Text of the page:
You look from the wealthiest people, they go the opposite way, return of investment. If I’m investing money first, show me how secure it is and they’ll trade up any day of the week upside if the principal is not secure. Let’s go to the third point. The third point is to return on equity and returns on equity is an important point. Return on equity is what the dream you want to accomplish. If I take my money as an investment number two, in return for my investments. I take my $20,000 and $100,000. It’s around $200,000 and I invest it. I can put it into the bank, I earn, 2% 3% 1%. I can invest it in stock and hope they go 8%, 10%, 12% but the stock market’s going to throw off. There’s risk there.
Typically speaking, if I make an investment, I have a return that I make. The next step is on the stock. The value also goes up. Take stock, for example. I bought a share of a stock that’s trading at $20 a share. The stock has a dividend. It pays a dividend. I’m getting a return on my money. Plus, it’s also possible when I sell the stock at the end, not only do I get my $20 back, but the stock can be worth $24. I got my actual equity, my stock is equity. I own something that also went up in values. I’ve got a return and I’ve got equity. Going back for ROI purposes, I put money in the bank. I put $100,000 in the bank. Whatever interest rate it pays me, when I take out my money, I get the same $100,000 back plus I get that return. I’m never getting a call with the bank and the bank’s going to tell me, “Aside from $100,000 you put here and the interest, the $100,000 is worth more.” No, it’s fixed. It’s $100,000.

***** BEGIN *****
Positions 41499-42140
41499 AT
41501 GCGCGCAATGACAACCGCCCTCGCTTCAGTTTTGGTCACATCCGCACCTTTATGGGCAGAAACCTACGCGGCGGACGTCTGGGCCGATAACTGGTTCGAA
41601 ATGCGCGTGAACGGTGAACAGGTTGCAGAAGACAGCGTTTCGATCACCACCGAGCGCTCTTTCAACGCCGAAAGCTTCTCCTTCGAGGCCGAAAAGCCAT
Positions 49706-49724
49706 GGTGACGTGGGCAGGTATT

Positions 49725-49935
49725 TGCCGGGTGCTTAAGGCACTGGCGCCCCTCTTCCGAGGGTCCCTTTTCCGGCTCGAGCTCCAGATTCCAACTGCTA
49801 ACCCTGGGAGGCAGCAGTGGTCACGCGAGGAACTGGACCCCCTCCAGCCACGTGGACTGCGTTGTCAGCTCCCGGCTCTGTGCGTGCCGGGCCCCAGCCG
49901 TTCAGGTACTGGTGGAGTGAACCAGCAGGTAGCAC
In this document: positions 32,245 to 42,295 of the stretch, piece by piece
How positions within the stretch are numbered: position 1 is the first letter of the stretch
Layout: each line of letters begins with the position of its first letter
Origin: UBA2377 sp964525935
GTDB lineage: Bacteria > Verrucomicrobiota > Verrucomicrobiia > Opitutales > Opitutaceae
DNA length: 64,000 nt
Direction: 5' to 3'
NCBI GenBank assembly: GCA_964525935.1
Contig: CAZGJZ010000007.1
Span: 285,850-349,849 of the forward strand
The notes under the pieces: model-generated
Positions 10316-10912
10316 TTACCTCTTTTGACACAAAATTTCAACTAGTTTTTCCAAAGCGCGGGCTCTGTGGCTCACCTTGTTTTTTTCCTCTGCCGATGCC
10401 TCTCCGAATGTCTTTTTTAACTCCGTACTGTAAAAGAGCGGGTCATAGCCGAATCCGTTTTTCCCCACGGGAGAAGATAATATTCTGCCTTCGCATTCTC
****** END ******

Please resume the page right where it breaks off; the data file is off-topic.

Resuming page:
Three Most Common Investments
The smartest of investors try to find with tax advantages, how can they go out there and solve all the problems? How could they have something that is at least above inflation covered? Number two, have a return that could grow their money to work hard for them. Number three, the actual or what they buy also can go up in value. Those are the three points of the equation. What are the three most common investments? I have money, I want to invest. What are the three ways the most common ways people could go? Number one is the stock market. Number two is you could start to buy a business. Number three, real estate buying or lending.
In the real estate course, I’m going to focus a lot more on that end of it, but I want to give a perspective. When you’re coming in, you understand from the eyes of someone that has money, what are their choices? Let’s walk through those three options. The stock market. There are risks and rewards. What is the reward? The reward is that at any given moment, the stocks are liquid. For the most part, the stock market’s open. You could sell a stock, buy a stock and there’s a market. If you want to get your money back, that investment easily, it could sell out. You’re not subject to finding a buyer going to contract. You can buy and sell right away.